At a general level the music adds a further dimension of vitality and thereby creates a more realistic exposition. Often the auditive vitality affects are experienced in relation to the emotional states of the politician, and as such are experienced as deeply integrated in the narrative level. But the music can also be experienced as having a more distanced relation to the narrative, as a voice of the producer, making a comment (cf. most of the music in Fogh bag facaden). Finally the music can establish an auditive space of reflection and evaluation, both emotional and intellectual. That happens especially when there simultaneously is a pause at the verbal and visual level, and in transitions from one scene to another - a very common way of using music in TV documentaries (Have 2004).
Programme Portrait Underscore music Fogh bag facaden(Fogh Behind the Facade)
Christoffer Guldbrandsen, DR 1, 22/4 2003
Heroic portrait of Prime Minister Anders Fogh Rasmussen (the Liberal Party) leading the negotiations for the enlargement of EU during three weeks in December 2002. Symphonic classical-romantic music
Beethoven, Symphony No. 9, Finale movement.
Shostakovich, Jazz-suite 2, "Vals No. 2".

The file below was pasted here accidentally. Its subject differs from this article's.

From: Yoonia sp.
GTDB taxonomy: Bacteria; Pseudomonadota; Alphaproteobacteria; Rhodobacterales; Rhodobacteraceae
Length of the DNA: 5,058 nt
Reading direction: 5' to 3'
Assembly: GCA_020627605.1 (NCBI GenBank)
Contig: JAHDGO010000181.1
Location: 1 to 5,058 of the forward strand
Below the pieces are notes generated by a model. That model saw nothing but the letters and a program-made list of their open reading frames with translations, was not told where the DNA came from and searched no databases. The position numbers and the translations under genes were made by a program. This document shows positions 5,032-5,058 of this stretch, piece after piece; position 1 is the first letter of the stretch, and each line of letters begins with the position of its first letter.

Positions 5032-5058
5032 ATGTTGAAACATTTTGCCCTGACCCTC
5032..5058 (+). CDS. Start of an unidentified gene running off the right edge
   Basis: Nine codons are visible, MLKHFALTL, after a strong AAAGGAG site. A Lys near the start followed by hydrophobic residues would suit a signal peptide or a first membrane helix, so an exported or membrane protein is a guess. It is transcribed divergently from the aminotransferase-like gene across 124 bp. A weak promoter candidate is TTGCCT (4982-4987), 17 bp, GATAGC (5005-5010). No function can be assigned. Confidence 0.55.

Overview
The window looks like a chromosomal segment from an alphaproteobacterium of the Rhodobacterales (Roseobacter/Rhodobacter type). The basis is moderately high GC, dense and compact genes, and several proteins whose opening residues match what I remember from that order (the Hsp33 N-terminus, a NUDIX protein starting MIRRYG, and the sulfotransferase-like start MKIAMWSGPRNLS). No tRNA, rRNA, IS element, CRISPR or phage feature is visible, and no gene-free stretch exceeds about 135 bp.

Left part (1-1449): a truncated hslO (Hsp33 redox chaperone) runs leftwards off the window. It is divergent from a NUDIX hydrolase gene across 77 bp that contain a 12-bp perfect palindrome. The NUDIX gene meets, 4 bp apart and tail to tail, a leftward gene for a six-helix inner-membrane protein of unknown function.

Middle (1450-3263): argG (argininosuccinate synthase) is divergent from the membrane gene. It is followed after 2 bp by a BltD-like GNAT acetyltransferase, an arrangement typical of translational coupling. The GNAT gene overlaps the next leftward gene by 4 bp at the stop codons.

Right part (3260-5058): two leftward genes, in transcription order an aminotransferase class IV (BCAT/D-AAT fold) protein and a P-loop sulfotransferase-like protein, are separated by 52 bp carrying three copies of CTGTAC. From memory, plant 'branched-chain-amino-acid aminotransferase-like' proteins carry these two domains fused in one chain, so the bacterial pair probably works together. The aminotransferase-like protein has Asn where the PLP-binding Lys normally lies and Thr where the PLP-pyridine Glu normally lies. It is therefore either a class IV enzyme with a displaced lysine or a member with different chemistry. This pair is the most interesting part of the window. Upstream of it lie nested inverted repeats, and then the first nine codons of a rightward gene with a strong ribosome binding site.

Rossini, Stabat Mater.
Tchaikovsky, "Dance of the Sugar Plum Fairy", The Nutcracker.
Mogens og magten
(Mogens and the Power)
DR-dokumentar, 23/4 2003
A critical portrait of the leader of the Social Democrats, Mogens Lykketoft, following him during the change of party leadership in November 2002. Electronic flute and some jazzy improvisations.
Played and composed by Jens Krøyer over anthems of the Social Democrats.
DR 2, 22/5 2005
A sad portrait of the leader of the Social Democrats, Mogens Lykketoft during the last weeks of the election campaign, January 2005. Slow dark string music
Composed by Søren Siegumfeldt. Arrangement for cello and viola.
Evas store udfordring.
(Eva's Big Challenge)
TV 2 Reportage, 30/5 2005
A portrait of the young Minister for Social Affairs and for Gender Equality, Eva Kjer Hansen (the Liberal Party) showing a life divided between family and career, and following her from her ministerial appointment in August 2004 to the election in 2005. Lounge music, hard rock and dreamy piano
(The Queen of the Ball)
TV 2 dok., 30/1 2006
A heroic portrait of a powerful, self-willed and vain leader of the Danish Peoples' Party, Pia Kjærsgaard. The queen that no one will dance with. Following her for three weeks during the election campaign, January 2005. Modern electronic ambient music